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Today's Opinions

  • No way around Diamond

    Christie Kelly’s letter reminds me of that old expression “you can’t make an omelet unless you break a few eggs.” Diamond Drive, like much of Los Alamos’ Cold War era infrastructure, is old, dilapidated, and badly in need of repair. As the only arterial serving much of our community, its upgrade will not be done without considerable impact to transportation and people’s lives, as there will never be a convenient time to do the work.

  • Saving Diane Denish

    It’s presumptuous of me, a lifelong Republican, to offer advice to the Democrats, but I’m also a bit of a non-partisan political junkie and enjoy good analysis regardless of affiliation. So this is my good analysis.

    They may not want to admit it, but the Democrats in New Mexico have some problems. Republicans not only smell blood; they can taste it. All they have to say is ethics, and voters pay attention. Everyone knows which party is rife with ethical problems (for now).

  • An antidote for anxious times

    Over the last few months, the press has been filled with worried articles about the state of the union. “Pundits are beginning to wonder if the system is broken in some fundamental way,” wrote Evan Thomas in Newsweek. “Do partisan polarization, special-interest money, snarling news outlets and public disaffection ensure gridlock into the indefinite future?” asked John Harwood in The New York Times.

  • Blink and it's a decade later

    A cloud of black smoke pouring up from the Jemez Mountains caught my attention 10 years ago.

    I was looking for the next thing to do in my life. A fun, 20-year escapade in film and video as a producer-writer seemed to be winding down.

    Swinging from vine to vine for the next project seemed to work for a quite awhile.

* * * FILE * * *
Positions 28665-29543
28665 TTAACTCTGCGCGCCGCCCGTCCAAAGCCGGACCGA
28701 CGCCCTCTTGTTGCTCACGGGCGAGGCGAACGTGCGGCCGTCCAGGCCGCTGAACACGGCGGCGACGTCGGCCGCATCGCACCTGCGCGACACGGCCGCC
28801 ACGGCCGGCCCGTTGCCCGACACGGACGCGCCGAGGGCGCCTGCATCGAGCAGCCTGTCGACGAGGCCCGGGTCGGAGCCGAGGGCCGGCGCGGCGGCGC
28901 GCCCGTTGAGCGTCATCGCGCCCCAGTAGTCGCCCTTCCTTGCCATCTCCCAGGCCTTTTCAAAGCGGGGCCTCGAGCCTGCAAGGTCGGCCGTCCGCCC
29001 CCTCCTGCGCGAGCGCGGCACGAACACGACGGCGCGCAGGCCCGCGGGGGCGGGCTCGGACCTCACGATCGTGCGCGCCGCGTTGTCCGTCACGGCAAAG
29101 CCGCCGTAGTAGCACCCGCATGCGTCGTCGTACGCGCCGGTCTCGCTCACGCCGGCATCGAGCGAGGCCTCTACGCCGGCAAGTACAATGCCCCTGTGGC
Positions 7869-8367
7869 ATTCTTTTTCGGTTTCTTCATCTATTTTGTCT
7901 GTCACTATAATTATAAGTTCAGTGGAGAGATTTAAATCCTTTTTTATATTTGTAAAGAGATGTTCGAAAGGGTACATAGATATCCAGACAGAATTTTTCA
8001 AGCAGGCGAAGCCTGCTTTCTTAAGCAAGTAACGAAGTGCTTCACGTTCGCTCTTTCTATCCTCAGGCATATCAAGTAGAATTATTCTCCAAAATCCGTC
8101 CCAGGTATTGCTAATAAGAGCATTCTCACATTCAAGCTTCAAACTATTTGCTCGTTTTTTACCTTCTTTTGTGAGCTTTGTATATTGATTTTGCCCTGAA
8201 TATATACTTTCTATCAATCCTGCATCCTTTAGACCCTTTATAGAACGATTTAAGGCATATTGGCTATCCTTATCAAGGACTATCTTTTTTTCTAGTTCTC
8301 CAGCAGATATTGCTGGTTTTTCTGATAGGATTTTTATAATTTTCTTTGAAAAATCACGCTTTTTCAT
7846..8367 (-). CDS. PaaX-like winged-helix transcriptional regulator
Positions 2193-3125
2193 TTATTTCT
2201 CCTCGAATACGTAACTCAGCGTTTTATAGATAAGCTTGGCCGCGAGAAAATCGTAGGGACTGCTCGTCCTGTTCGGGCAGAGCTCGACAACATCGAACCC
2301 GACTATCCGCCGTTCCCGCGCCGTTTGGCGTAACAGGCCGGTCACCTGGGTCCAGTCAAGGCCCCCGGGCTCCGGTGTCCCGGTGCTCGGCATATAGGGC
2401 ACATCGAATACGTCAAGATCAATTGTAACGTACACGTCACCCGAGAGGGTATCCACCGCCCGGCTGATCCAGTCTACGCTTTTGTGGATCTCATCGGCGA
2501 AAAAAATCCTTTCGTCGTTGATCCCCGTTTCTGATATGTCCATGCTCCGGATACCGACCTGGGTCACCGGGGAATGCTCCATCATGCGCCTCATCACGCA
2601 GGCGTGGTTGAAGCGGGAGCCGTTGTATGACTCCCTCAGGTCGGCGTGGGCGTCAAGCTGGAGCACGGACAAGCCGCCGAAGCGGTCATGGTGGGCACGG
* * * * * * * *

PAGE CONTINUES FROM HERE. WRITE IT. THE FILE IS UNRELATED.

I got to travel around the world and made films for the Smithsonian Institution and PBS, explored the Maya jungles and covered the First Intifada in the Gaza Strip.

  • The mirror of Eruliaf

    March 20, 2010 — (DP) Disassociated Press, updated 3:39 p.m. PT (Pawlak Time)

      Beaumont, U.S. — The Iraqi military relinquished management of a Texas prison holding some 34,800 detainees to U.S. authorities on Saturday as the Iraqis continued preparations for a full withdrawal by the end of 2011.

  • Who will feed us?

    It all started, for me, with The Great Toilet Paper Shortage of 1973.

    It was a genuine panic, with shoppers wiping the shelves clean of TP (sorry, I couldn’t help myself) and even driving to the next town in search of more. We didn’t learn until later that it started with a Johnny Carson joke on the Tonight Show. Even though Carson apologized and the Scott Paper Co. ran ads showing its factories in full production, the panic continued; it took manufacturers three weeks to restock shelves.

  • Commissioning a ship is a big deal

    SANTA FE — Commissioning of the new USS New Mexico too place on March 27,  at Norfolk Naval Base, in Virginia.

    Commissioning a U.S. Navy ship is a big deal. While the Navy provides the ship, crew and pier, it is up to the state’s commissioning committee to assure the commissioning is a world-class event.

    The commissioning isn’t just a ceremony at the pier. It includes a party for the crew and families, a commanding officer’s luncheon for the ship’s sponsor, a platform briefing breakfast and a reception after the commissioning ceremony.

  • Call for local business support

    Reality Check:  Why does Los Alamos not support local business?

    When the Monitor listed my candidacy, they had me as “musician.” That’s true enough, but it would have been equally true if they had listed me as “musician/business owner ( - man, - person, however you want to put that).” 

    “Business owner?” A musician as a business owner? Do you normally consider the one as synonymous with the other?